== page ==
Countries should have a population cap of 100 million people

Countries should have a population cap of 100 million people

Lately I’ve been pondering the limits of democracy, particularly it’s scalability. Democracy and implicit obligations of governmental institutions lead me to believe that countries should be capped at 100 million people. When this threshold is reached, countries would split into multiple countries along appropriate geographic and cultural lines. This process would be beneficial for a number of reasons.

We know that companies that are too big are dangerous, so why not countries? There are a number of legitimate arguments for and against it, so let’s get into it!


As populations grow, representation becomes more difficult and less accurate

Cultural divides are often entrenched in history and compound with time. Politically, the majority culture often overshadows and effectively silences these differences. There are some notable exceptions to this like Brazil, possibly because it’s populated by relatively new immigrants. That said, even relatively younger nations are facing issues with recent ideological and cultural splits.


Big governments cannot respond with agility, especially towards slow-moving crises

If the pandemic taught me anything, it’s that agility is vital when it comes to national threats. Over a million Americans have died from COVID, due in large part to inconsistent COVID measures. That coupled with (mostly) unrestricted access between over 330 million people caused rapid spreads and mutations we’re still trying to understand.

Pandemics aside, governments are remarkably bad at dealing with large diversities of issues. In the US we have floods and droughts, hurricanes and earthquakes, swaths of farms and densely populated cities. Currently there are levels of government and public-funded institutions that manage these issues, but certain interests win out over others. More smaller governments with smaller jurisdictions would at least lead to fewer internally competing priorities and more “winning” issues.

Of course, one notable exception to this point is any sort of tyrannical government. An iron fist can control a huge population. My politics have trended more authoritarian the more people disappoint me, but I still endorse distributed power. Power distributed across too many people though is ineffective and unfocused.


Smaller, more powerful jurisdictions improve quality of life

With the exception of HOAs, smaller jurisdictions often lead to better resources for the people within them. Municipalities enable access to services like education, sewage, and emergency services. Federal and state policies govern standards and production, but that crucial last mile delivery is done by much smaller governments.

Many people wouldn’t find issue with the way things are now, but better things are possible! The further people are from their governing bodies, the more difficulties they face in advocating for themselves. This holds true whether the distance is ideological, geographical, or economic—and all of these differences generally increase in large populations.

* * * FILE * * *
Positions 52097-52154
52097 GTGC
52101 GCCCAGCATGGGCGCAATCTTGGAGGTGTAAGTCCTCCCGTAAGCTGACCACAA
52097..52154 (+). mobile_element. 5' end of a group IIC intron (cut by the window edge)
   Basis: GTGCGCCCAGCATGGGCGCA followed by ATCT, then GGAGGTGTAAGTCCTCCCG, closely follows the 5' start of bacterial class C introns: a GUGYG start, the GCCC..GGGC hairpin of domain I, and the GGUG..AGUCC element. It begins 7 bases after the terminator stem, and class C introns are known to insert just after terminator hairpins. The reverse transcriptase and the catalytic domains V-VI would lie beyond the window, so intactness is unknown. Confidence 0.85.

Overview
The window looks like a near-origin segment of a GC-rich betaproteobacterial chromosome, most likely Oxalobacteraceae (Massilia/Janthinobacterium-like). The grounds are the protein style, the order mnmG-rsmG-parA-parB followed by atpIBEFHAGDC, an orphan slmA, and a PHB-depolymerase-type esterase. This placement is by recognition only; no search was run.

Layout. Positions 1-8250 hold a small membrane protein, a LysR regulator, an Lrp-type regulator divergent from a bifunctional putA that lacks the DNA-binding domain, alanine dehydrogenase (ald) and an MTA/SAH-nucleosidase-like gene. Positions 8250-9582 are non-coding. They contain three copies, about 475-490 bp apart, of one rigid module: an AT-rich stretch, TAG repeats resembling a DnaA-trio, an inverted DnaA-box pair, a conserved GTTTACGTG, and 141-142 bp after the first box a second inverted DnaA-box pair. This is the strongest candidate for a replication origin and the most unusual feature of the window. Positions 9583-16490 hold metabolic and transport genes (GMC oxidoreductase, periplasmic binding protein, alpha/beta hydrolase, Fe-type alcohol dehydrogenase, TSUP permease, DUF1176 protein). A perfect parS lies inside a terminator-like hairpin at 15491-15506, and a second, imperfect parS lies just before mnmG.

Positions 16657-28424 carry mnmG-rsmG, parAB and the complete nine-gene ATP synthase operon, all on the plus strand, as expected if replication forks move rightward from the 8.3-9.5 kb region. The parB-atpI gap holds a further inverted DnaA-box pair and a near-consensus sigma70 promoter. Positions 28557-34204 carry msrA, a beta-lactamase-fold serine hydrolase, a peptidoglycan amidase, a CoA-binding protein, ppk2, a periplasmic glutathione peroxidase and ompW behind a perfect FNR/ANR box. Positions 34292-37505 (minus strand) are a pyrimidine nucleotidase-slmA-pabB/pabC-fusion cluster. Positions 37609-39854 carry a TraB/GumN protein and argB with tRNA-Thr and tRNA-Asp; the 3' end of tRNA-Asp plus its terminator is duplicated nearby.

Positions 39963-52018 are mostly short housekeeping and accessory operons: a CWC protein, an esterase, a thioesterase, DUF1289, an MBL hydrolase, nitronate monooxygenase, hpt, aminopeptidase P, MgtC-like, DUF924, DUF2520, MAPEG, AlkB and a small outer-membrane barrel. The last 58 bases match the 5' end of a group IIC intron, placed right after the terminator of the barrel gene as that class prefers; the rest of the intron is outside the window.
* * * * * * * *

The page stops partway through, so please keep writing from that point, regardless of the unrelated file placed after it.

Countries have the highest level of sovereignty, so it makes sense to apply the population cap at this level rather than at the state or city level. There could be other grades of population caps, but that’s not the hill I’m dying on at this time.


Population caps encourage allyship over annexation

There will always be a competition for resources in our current system.* At the moment, this seemingly inevitable competition happens on multiple levels. People should control their own resources and be able to trade as they see fit. Governing an exceedingly large and diverse body of people will always result in the de-prioritization and exploitation of certain populations.

Sovereignty confers an inviolable right to protect one’s interests. It also protects people from some exploitation. Exploiting a population with no sovereignty is much easier, which is why so many countries fight and faught for their own. It’s why almost every former British colony fought for their independence.

Having a hard cap on population prohibits at least some annexations of territories. The resource wars have largely evolved beyond annexation into economic coercion, but this policy would at least eliminate some current intra-national conflict. Dividing some of the worlds largest countries would enable people to better advocate for themselves at every level. This would also encourage governments to form mutually beneficial alliances with each other.


Smaller populations allow for more nuance in national identity and easier “re-branding”

We can debate until the cows come home about the boundaries and meaning of a national identity. A nation’s identity couldn’t possibly cover every single one of its inhabitants, but that doesn’t make it any less important for anyone of them. We are at least partially defined by the countries we live in.